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Weaving a Spider Web

I often see some beautiful spider webs near my house, similar to the one pictured above (picture from here).  They clearly have some sort of mathematical structure, so I decided to have a quick go at creating my own.

Looking at the picture above there are 2 main parts, an inner spiral, then a structure of hanging threads from lines which radiate from the centre.

Firstly I will use the general parametric equation of a hypocycloid:

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and take the special case when a = 10 and b = 9:

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This gives the following graph:

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I can then vary the value of n in the following equations:

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Which generates the following:

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Next, I can generate the spiral in the centre by using an Archimedean spiral, plotting the curve in polar form as:

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Which now gives:

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Lastly, I want to have straight lines radiating from the centre going through the vertices of the graphs.  I can notice that at these vertices the gradient will be undefined (as we can’t define the gradient at a sharp point).  Therefore I can differentiate and look for when the gradient will be undefined.

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I can see that this will be undefined when the denominator is zero.  Therefore:

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I can notice that all the vertices are are on the same lines, therefore I can simply choose n =9 to make my life easier, and then solve for t.   I use the fact that sine is an odd function to help here.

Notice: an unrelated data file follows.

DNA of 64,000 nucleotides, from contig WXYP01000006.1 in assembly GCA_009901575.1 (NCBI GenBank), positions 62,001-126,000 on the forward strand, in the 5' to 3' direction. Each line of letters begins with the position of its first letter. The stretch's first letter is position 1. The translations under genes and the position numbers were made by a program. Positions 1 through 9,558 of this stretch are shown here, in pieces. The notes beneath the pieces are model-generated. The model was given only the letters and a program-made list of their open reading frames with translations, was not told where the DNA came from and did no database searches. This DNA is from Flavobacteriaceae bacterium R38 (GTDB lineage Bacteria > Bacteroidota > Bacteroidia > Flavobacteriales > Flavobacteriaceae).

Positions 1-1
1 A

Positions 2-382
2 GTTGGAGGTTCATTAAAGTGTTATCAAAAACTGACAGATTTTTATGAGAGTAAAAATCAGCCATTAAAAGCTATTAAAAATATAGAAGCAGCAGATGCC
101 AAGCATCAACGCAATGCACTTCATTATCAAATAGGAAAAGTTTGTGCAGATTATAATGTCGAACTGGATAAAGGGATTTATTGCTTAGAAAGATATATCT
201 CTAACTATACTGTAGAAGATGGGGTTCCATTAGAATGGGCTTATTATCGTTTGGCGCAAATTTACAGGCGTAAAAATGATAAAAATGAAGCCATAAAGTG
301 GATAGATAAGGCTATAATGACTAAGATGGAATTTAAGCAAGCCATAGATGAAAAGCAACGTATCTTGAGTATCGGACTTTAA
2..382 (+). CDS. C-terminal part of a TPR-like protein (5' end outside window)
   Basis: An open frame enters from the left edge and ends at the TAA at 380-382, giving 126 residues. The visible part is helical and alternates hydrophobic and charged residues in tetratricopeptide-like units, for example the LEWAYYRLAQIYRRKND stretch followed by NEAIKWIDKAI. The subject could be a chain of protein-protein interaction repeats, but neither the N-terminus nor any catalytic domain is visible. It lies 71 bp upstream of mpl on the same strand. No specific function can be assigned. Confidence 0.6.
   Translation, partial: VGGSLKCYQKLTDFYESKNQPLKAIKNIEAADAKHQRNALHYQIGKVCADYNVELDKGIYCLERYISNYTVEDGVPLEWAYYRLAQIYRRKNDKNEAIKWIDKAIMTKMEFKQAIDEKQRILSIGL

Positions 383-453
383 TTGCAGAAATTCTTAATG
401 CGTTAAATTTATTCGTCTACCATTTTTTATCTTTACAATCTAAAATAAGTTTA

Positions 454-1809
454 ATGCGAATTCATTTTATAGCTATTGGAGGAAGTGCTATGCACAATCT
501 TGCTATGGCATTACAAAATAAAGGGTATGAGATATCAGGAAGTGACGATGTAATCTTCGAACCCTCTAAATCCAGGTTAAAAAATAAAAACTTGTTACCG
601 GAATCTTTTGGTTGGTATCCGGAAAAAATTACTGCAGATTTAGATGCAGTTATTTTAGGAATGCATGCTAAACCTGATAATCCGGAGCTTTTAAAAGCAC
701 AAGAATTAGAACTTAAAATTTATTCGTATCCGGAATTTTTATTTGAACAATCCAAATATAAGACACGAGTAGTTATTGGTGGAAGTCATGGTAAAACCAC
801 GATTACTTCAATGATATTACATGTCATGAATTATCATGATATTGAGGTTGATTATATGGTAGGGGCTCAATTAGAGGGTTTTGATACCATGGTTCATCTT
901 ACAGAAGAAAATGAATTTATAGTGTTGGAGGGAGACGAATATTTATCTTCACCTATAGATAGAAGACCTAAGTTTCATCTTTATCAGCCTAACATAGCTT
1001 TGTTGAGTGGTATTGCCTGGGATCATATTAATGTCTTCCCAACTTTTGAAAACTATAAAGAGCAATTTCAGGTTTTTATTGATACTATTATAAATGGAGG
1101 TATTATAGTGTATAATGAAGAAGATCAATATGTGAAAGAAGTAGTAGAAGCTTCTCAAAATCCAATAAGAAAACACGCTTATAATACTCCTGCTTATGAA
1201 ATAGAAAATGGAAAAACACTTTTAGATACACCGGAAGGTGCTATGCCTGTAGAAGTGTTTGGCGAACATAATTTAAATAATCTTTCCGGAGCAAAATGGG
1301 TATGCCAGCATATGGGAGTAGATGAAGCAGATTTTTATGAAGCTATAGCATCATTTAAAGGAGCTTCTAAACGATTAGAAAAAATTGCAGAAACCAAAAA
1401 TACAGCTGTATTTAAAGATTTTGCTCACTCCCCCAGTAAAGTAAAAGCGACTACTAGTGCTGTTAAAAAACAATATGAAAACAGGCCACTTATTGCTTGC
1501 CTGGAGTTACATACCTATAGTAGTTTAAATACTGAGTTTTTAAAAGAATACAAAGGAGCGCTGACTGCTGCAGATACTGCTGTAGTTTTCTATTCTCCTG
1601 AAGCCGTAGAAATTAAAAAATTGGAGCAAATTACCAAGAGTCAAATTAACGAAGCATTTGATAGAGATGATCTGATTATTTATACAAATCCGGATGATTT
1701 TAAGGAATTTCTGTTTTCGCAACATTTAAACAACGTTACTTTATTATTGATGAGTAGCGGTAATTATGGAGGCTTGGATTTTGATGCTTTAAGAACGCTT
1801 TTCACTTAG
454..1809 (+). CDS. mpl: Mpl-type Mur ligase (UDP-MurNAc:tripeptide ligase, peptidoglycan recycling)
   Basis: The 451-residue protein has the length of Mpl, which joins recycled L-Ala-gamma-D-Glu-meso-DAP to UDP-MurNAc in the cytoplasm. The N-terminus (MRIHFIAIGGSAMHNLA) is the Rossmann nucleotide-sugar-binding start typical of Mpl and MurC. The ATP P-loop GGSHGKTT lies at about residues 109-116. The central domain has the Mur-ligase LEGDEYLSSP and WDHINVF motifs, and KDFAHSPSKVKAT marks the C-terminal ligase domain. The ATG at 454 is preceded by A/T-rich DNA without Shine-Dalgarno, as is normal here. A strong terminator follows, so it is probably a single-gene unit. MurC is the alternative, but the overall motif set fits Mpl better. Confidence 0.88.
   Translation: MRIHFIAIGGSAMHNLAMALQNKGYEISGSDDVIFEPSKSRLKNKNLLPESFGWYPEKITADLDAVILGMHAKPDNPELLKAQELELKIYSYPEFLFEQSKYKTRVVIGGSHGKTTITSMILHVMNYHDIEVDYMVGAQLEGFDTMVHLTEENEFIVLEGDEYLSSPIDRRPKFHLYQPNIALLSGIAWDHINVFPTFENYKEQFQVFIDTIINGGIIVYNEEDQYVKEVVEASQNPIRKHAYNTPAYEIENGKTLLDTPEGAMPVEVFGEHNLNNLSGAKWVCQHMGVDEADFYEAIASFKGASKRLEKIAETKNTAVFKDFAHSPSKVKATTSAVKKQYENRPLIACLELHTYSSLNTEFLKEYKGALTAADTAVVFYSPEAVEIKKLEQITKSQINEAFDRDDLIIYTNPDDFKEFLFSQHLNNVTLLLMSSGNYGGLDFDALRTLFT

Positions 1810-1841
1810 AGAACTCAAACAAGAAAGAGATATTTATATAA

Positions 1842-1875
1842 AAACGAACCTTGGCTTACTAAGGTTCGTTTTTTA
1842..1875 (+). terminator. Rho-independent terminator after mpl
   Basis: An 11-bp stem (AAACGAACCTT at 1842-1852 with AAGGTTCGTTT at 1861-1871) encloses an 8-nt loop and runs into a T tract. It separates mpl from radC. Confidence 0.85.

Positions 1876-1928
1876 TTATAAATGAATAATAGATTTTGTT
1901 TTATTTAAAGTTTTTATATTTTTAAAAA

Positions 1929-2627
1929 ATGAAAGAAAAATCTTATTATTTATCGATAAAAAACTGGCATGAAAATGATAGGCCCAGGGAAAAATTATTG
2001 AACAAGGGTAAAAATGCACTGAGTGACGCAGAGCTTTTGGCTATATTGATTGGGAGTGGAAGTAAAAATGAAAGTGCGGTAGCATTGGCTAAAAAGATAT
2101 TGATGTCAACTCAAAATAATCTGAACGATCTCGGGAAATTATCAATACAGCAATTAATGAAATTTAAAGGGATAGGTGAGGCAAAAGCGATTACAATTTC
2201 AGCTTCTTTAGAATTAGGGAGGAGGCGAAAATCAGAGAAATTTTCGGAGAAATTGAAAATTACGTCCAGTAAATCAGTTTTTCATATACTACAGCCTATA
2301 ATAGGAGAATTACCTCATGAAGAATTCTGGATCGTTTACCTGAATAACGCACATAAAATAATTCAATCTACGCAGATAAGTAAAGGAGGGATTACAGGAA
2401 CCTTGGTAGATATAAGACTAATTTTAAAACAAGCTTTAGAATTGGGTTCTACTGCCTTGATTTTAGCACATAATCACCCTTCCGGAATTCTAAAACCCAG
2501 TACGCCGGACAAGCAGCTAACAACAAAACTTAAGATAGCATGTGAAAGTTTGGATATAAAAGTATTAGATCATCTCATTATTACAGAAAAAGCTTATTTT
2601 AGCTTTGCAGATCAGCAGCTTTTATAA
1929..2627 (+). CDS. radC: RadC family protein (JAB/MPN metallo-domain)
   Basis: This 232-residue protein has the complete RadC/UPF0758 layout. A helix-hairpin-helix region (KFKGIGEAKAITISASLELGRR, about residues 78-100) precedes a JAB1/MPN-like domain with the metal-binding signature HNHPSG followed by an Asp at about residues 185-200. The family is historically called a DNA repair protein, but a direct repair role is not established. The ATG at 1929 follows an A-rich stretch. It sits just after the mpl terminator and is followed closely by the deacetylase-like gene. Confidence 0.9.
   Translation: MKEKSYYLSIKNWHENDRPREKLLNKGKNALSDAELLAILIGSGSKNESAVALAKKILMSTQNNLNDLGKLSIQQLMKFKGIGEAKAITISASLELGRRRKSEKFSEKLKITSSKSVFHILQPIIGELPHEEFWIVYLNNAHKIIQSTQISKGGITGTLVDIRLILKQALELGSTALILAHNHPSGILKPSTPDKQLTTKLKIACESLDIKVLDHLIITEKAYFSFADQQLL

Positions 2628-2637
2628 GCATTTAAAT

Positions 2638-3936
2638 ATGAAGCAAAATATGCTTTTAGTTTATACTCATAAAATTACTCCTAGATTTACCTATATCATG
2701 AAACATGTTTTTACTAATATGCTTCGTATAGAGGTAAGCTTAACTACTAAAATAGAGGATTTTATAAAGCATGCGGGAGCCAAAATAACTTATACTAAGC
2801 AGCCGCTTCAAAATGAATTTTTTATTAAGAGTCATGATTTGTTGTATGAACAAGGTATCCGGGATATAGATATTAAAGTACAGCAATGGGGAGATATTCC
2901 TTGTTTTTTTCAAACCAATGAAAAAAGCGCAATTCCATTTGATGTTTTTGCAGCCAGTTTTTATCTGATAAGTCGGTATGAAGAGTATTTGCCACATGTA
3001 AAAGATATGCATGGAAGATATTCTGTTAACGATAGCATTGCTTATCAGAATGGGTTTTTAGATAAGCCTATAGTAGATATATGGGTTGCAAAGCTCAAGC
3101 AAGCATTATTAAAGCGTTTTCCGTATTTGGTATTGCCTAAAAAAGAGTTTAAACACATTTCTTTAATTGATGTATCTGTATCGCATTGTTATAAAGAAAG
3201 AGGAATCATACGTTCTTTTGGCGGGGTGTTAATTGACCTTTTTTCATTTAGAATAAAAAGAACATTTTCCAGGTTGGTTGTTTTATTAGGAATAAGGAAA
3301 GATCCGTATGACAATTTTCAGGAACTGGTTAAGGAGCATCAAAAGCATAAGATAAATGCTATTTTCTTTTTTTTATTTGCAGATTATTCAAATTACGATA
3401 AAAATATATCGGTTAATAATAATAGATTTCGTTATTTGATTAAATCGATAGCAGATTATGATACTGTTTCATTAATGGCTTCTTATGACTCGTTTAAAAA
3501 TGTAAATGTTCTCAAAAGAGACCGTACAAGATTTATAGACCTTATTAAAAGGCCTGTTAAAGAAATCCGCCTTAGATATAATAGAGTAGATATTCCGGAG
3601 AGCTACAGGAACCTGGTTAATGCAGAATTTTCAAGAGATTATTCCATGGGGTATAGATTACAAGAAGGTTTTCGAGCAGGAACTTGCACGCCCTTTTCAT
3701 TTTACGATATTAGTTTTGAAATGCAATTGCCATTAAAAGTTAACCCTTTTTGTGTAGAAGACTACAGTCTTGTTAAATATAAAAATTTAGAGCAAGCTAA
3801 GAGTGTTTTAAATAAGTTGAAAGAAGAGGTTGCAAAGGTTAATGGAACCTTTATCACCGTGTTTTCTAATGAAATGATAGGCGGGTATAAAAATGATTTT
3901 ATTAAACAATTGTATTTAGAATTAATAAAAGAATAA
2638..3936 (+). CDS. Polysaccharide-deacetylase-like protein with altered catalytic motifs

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Here p is an integer.  I’ll then rearrange the first of these two equations for t to show how I can then find my equations of the lines.

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If I now substitute this value of t back into my parametric equations I get:

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So, this will tell me the coordinates of the vertices of the “sharp points” of the graph.  Therefore the equation of the straight lines through these points and also through the origin are given by the first equation below. I can then choose my values of p (with p an integer) to get specific solutions.  For example when I choose p = 1 above I get the equation of a line which will pass through one of these vertices:

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Let’s check that this works:

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Yes!  So, we can use this method to find the other lines radiating from the centre.  This gives us our final spider web:

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So, there we go, a quick go at making a spider web – quite a simplistic pattern, but still utilising parametric equations, polar coordinates and also calculus and trigonometric equations.



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All content on this site has been written by Andrew Chambers (MSc. Mathematics, IB Mathematics Examiner).

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